An Introduction to Sicilian: The Language of Sicily

An Introduction to Sicilian: The Language of Sicily

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What is Sicilian?

The real question is what isn't Sicilian?

Sicilian is neither a dialect nor an accent. It's not derived from Italian. It's not spoken only in Sicily. Sicilian (u sicilianu) in Sicilian and siciliana in Italian) is the oldest of the Romance languages derived from Latin, and it's spoken in Sicily and in parts of southern Italy such as Reggio di Calabria and southern Puglia. It's derived from Latin, with Greek, Arabic, French, Provençal, German, Catalan and Spanish influences.

Sicilian is currently spoken by most of the 5,000,000 inhabitants of Sicily, plus another 2,000,000 Sicilians around the world.

With the predominance of Italian in Italian schools and the media, Sicilian is no longer the first language of many Sicilians. In fact, in urban centers in particular, it's more common to hear standard Italian spoken rather than Sicilian, especially among the younger generation.

Sicilian as Art?

But what most people don't know is that Sicilian developed as a form of art many years before what we currently define as “Italian”!

In fact, even Dante, father of Italian culture and dialect, referred to Sicilian poets and writers from the “Sicilian School” as pioneers in literary works and production written in vernacular Italian.

The sicilian spelling of words is, like Italian, essentially phonetic.

The spoken language is riddled with words of Arabic origin: tabutu (coffin) from Arabic tabut. And in place names: Marsala, the Sicilian port, is from Allah's port, mars port + ala, from Allah.

We can divide Sicilian dialect variations into three main areas:

  • Western Sicilian - From the Palermo areas to Trapani and Agrigento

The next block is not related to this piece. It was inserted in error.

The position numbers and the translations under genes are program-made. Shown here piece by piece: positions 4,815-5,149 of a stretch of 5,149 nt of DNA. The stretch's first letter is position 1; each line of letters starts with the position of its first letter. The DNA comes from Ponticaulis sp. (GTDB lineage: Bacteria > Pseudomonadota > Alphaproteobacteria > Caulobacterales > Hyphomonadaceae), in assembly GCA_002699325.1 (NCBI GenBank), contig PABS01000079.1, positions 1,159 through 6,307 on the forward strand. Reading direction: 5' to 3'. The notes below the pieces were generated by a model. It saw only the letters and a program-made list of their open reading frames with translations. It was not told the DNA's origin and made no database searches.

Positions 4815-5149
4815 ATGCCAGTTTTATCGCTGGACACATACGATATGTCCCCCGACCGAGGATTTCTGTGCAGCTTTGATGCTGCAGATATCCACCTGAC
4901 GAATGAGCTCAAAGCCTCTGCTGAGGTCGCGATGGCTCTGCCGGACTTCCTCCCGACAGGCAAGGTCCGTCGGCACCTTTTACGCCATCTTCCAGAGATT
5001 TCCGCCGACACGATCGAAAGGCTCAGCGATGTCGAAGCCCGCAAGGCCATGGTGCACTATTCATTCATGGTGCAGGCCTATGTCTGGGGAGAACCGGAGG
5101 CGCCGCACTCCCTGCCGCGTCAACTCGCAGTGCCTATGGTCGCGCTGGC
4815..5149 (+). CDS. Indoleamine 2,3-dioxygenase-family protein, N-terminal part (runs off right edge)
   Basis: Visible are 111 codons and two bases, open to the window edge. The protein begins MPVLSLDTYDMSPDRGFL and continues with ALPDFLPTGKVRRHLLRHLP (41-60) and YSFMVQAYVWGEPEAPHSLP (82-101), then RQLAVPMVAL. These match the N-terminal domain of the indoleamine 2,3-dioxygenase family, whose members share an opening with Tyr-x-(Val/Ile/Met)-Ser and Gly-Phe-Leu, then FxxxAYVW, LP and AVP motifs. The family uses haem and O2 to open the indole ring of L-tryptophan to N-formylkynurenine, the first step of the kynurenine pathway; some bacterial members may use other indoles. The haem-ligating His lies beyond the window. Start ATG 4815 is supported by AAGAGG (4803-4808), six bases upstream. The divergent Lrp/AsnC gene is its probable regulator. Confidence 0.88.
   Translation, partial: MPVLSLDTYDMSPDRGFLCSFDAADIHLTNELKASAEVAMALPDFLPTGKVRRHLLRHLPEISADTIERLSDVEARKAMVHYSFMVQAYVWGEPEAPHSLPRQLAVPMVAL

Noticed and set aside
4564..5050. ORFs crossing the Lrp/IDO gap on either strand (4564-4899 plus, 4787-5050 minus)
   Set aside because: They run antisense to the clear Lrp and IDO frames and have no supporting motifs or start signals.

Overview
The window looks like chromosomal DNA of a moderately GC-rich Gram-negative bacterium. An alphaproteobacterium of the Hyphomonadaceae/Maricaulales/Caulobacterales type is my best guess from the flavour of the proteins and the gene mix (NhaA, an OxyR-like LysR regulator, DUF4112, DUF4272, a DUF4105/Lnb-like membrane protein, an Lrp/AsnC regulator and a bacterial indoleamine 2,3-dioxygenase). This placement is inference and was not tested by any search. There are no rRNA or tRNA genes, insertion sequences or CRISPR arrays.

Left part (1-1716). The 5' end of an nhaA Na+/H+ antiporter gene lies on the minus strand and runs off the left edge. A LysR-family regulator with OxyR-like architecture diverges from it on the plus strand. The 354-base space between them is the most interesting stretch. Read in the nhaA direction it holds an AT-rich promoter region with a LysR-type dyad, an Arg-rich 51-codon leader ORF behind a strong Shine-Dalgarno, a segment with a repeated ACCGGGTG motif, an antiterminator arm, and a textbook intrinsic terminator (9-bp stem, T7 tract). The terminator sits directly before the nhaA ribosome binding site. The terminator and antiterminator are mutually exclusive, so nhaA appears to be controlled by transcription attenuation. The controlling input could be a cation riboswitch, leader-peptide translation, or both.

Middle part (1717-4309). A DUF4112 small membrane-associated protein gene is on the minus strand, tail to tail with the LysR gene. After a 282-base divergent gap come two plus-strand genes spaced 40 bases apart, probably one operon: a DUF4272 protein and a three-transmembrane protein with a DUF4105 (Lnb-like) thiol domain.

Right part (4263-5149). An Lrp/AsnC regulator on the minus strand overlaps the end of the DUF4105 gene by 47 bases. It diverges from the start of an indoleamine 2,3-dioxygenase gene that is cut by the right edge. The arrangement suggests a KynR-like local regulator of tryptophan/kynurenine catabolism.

• Central Sicilian - Through the Enna's zones
  • Eastern Sicilian - Divided in Syracuse and Messina

Nowadays, Sicilian is the principle way to communicate within the family (with a capital F). It's used as a convivial language and as a homey bond with those who live distantly.

What's Siculish?

Did you know that Sicilian dialect spoken by Italian immigrants living in the USA is called “Siculish”?

The Sicilian novelist Giovanni Verga's surname means "twig” or “branch" in Spanish.

The Italian word is virga.

How Does it Sound?

But let's cut to the chase, how does this ancient language sound?

Most of the words aren't too far from the Italian language, but how they pronounce them changes the entire game.

B - a normal “b,” heard several times in “babbo, bosco, bambole… ,” turns into a -V.

  • So la botte ( = the barrel) sounds 'a vutti
  • la barca ( = the boat) 'a varca
  • il broccolo ( = broccoli) becomes u' vròcculu

Double L - Words like “bello” e “cavallo” become beddu and cavaddu.

G - between vowels falls and leaves only a slight trace:

  • gatto sounds like attù
  • gettare (to throw) sounds like ittari

Not all the sounds are squeezed though. There are cases that where letters strengthen and are redoubled in their sound.

“g+i” becomes valiggia ( = suitcase), and the Sicilian jacket, a giacca, has to be read as aggiacca.

Whether you're a foreigner or an Italian, Sicilian is a complicated language that you can only hope to understand. We could spend hours listening to this wonderful and melodious language that hides a magic world dating back almost a thousand years inside its devious words.

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